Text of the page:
Another goal, known only to me: to never sell a Ford Aspire. At the time, I believed that Ford made a few good cars and a very good truck. I also believed that Kia had made a good car, and it was called the Ford Festiva. The Aspire, which succeeded the Festiva, was no successor at all, and certainly no success. Built on the bones of the perfectly-packaged little Korean “Ford” Festiva, it was heavier, slower, no more spacious, and strongly resembled a suppository when viewed in profile. It was also expensive when equipped with air conditioning and an automatic transmission. The dealer margin on the Aspire was about five hundred bucks between sticker and invoice, meaning that I could usually get customers into a far superior Escort LX, priced at invoice, for less than an additional grand.

After driving both cars, and seeing the vast difference between the competence of the Mazda-based ’95 Scort and the Kia-built ’95 Aspire, customers always chose the Escort. When I gave my two weeks’ notice at the dealership, I knew that I would leave the business with my Aspirations cheerfully unfulfilled. Less than ten days later, my dream crashed into the ground… with a tinny “clink”.

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Rewind: “LaCrosse The Universe”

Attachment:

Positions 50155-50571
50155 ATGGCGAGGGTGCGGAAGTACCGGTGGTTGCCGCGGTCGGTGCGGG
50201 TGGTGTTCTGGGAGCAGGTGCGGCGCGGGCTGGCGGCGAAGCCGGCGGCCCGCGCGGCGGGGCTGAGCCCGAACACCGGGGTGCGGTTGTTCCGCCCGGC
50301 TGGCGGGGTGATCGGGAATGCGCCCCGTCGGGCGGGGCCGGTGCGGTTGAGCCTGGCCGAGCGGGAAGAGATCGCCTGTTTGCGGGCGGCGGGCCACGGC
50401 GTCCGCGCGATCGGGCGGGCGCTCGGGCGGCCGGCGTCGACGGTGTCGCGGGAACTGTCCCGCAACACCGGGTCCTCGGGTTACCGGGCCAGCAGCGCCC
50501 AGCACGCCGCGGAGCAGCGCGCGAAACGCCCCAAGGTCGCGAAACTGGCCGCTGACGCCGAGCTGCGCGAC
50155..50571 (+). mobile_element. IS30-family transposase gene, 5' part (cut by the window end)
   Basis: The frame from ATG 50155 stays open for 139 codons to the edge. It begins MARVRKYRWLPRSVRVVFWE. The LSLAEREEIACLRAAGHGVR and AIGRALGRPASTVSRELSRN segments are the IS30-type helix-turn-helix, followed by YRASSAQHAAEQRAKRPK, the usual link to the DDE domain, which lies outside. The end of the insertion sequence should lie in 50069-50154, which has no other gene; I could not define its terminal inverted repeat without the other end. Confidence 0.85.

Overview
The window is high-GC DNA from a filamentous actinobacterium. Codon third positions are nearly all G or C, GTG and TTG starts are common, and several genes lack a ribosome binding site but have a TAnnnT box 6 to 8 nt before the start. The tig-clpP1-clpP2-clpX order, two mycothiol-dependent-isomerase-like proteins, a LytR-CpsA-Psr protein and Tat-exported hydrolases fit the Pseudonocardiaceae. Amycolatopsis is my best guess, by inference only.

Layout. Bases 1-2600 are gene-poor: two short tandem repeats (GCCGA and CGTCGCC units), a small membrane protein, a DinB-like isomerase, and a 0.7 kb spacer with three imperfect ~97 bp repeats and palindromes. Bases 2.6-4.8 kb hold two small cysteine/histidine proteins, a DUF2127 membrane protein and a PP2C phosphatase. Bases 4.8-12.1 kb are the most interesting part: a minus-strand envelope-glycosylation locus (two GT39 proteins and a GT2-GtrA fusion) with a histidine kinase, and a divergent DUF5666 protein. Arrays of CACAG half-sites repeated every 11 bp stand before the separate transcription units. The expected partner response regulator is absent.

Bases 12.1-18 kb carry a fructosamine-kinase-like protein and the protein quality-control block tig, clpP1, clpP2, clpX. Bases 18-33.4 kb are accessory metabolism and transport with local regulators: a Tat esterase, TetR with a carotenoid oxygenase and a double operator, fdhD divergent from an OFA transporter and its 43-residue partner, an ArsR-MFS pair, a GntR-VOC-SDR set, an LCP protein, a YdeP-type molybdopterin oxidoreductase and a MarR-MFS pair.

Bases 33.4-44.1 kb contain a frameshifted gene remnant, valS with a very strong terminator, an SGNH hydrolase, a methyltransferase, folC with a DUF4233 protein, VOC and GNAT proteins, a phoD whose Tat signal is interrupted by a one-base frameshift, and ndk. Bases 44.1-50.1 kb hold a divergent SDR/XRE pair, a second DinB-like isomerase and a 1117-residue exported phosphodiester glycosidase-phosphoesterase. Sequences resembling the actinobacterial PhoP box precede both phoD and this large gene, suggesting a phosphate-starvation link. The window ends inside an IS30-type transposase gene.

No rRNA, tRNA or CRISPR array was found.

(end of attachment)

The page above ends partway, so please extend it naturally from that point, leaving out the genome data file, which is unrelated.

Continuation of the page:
Originally published on October 12, 2010. Where does the time go?

I am the electron, the distant particle. Sometimes I know where I am, sometimes I know where I am going, but never do I know both. I look back and see where I was. This time I covered 1,600 miles in sixty-six hours, from Ohio to Indiana to Ontario and back, racing, partying, making videos, lulled to dullness by the long road, sneaking out with the morning light and never really sleeping. This is not On The Road: this is Two-Lane Blacktop. We cannot learn about ourselves; there is no “there” there. But we can learn about this Buick, this uneasy inheritor of a tarnished nobility.

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Rewind: “A Rising Star In Journalism Stands Up To Applaud The Encore”

Jamie LaReau is the journalist about whom everyone is talking nowadays. It all started when international taste-maker and notorious recluse Michael Banovsky alerted his following to a fascinating August, 2011 article entitled A Porsche From The Passenger Seat Is Still A Porsche. Banovsky is a known talent-spotter, and this time he had spotted someone whose Hemingway-esque economy of words genuinely stood out:

The Porsche I rode in was a 1999 model. I don’t recall which style, but let’s just say it was one of the good ones. (As if there are any bad ones.)

Indeed. I happened to see Ms. LaReau examining the new Buick Encore with considerable interest after the press conference, but before I could untether my Droid from my laptop and talk to her, she disappeared. Now, it appears that she has applied her unique style to a strong defense of the Encore. Let’s check it out.

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Rewind: “Capsule Review: 1994 Explorer and the Not So Naughty Nurse”

The 1995 Explorer gave me a real taste of what it must be like to be an “order-taker” at a Honda or Toyota dealership. Customers drove up, took whatever we had on the lot, and paid sticker without complaining. We were perennially short on inventory, which of course didn’t keep my flamboyant General Manager from reserving one for his personal use.